we dressed again the next morning for the service. there was another short viewing and then time to sit down and listen. beautiful words were spoken. words to celebrate a life. people left. it was just family at the casket. kim and her husband spoke of the navy term "carry on". it means to resume. now we must resume. we said goodbye and i pulled the blanket up to his chin. the casket was closed, draped with a flag, and rolled out to the hearse. we followed. then a slow procession to the cemetery.

the cemetery was beautiful. beautifully decorated for the upcoming memorial day weekend. 7,000 small flags were staked at the entrance... one for each life lost in combat since 9/11. (that image and its meaning itself is staggering.) we made our way to a small shelter. words were spoken. taps was played. a 21-gun salute was sounded. the flag was precisely folded. more words. empty shells were passed along. the folded flag was presented. a painfully slow final salute was given.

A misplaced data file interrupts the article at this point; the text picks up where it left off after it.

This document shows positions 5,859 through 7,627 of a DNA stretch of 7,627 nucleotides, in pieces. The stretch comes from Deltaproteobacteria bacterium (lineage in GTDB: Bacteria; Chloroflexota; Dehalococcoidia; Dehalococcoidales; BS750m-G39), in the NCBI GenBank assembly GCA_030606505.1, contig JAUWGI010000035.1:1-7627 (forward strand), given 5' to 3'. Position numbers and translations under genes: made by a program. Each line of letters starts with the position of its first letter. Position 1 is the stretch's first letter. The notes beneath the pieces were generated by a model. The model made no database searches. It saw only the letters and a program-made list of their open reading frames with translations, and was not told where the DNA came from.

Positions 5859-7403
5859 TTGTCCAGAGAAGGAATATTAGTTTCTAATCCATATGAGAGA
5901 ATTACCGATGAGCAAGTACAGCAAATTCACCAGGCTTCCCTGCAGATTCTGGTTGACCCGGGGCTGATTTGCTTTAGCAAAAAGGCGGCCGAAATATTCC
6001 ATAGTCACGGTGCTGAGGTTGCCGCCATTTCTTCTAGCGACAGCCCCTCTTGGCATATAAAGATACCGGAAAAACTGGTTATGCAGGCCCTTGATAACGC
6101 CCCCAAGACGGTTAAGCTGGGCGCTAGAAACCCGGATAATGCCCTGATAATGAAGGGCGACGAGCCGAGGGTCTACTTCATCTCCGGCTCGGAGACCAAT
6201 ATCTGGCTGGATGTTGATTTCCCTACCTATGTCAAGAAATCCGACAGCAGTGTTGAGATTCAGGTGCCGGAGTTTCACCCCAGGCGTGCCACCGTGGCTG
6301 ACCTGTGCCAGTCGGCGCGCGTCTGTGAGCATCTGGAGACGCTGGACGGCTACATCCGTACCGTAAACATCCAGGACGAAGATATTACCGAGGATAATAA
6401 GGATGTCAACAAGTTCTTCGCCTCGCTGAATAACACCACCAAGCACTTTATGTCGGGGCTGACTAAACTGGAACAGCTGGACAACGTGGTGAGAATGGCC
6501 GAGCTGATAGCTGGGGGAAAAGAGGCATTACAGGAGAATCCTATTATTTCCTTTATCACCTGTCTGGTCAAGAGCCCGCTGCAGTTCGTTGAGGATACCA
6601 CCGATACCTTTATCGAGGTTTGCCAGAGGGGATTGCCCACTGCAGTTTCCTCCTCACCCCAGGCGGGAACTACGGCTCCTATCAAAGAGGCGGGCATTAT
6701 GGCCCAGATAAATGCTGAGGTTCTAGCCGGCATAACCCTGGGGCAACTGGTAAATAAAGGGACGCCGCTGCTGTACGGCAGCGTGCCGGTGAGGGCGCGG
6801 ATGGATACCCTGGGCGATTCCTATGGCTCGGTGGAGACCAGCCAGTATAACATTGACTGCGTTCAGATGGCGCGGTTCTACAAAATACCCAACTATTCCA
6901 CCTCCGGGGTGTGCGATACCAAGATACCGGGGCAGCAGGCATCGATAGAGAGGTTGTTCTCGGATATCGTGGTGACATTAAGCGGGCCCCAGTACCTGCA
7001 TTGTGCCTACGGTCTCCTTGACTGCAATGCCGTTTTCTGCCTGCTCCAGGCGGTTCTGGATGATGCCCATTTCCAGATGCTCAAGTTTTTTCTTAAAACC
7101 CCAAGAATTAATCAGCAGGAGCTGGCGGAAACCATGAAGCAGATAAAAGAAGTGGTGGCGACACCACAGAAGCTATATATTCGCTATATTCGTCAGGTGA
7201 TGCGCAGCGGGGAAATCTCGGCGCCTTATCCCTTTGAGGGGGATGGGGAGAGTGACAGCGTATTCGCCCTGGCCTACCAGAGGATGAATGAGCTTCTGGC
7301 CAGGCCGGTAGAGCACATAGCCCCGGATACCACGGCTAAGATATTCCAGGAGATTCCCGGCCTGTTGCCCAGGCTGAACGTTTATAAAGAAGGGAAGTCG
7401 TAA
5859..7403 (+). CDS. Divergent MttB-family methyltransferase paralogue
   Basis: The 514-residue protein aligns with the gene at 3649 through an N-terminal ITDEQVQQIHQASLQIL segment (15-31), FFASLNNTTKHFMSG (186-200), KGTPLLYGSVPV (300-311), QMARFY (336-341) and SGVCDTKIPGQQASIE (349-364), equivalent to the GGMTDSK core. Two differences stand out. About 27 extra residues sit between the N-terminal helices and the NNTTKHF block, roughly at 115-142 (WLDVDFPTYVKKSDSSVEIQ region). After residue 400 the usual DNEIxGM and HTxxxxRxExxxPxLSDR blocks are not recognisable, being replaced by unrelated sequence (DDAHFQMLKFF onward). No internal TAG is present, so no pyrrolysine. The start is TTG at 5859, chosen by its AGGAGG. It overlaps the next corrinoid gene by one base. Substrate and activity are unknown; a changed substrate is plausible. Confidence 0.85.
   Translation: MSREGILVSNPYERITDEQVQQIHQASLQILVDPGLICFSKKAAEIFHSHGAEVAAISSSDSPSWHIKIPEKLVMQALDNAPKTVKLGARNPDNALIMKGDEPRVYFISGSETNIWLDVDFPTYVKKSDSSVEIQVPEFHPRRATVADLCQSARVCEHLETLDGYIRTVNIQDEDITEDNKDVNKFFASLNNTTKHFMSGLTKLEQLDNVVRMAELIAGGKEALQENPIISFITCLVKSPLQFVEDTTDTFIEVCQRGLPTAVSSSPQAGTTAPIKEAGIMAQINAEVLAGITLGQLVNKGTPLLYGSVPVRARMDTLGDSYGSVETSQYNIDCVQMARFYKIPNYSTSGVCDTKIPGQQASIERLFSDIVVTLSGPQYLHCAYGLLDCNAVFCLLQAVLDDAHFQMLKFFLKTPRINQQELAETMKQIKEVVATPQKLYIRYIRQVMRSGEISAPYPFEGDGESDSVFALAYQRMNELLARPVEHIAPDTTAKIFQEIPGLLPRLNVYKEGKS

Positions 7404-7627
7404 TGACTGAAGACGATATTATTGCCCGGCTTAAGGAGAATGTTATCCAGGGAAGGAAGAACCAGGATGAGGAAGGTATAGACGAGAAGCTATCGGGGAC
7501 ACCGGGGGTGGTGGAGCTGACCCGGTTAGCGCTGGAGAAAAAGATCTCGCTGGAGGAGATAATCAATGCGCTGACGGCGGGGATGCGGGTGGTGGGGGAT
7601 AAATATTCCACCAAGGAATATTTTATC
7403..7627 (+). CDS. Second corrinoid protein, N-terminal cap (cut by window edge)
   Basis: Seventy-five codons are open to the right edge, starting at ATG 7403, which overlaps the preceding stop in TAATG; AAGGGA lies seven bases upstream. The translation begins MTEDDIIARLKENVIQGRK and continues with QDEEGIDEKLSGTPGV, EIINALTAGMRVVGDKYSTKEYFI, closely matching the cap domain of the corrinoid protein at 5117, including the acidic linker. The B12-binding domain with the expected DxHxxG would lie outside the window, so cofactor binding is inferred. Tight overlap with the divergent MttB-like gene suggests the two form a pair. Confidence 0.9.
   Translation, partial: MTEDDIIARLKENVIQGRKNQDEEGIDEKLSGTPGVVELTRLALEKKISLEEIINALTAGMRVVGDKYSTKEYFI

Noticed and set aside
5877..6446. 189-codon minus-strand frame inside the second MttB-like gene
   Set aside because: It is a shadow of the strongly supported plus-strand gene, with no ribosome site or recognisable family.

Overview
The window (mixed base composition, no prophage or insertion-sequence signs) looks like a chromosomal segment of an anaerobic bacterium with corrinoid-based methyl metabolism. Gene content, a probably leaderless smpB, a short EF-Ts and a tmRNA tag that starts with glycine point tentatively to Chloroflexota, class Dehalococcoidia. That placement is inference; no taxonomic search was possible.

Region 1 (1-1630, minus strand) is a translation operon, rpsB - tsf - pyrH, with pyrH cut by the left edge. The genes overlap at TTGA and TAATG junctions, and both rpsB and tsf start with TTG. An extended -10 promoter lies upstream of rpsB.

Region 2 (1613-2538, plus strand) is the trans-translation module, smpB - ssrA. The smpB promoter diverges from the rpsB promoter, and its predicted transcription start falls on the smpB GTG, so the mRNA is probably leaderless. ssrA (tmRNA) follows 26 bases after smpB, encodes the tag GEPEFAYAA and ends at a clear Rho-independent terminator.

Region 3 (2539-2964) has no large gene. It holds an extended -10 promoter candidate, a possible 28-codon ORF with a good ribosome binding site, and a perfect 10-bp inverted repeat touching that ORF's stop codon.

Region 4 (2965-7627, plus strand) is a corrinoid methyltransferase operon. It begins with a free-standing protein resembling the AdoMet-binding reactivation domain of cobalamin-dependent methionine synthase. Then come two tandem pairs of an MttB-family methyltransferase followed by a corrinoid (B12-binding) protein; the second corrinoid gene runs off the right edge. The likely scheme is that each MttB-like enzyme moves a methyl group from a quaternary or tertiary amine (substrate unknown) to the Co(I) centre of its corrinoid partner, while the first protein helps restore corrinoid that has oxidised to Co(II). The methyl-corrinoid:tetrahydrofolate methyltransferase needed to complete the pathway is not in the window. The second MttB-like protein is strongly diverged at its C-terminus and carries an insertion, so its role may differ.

we've settled into our routine lives again.  father's day is this sunday. it'll be different for us this year. as will christmas, which is also dad's birthday. there won't be phone calls or visits to dad. instead we'll look back on our memories of dad and then carry on.


3 comments:

jac jewelry said...

Pam... my deepest condolences go out to you and your family. What a poignant post. I cried the whole time. My thoughts and prayers are with you and your family on this Father's Day weekend.

kathy said...

Pam, your words are beautifully written. My deepest condolences to you and your family.

pam said...

thank you kathy.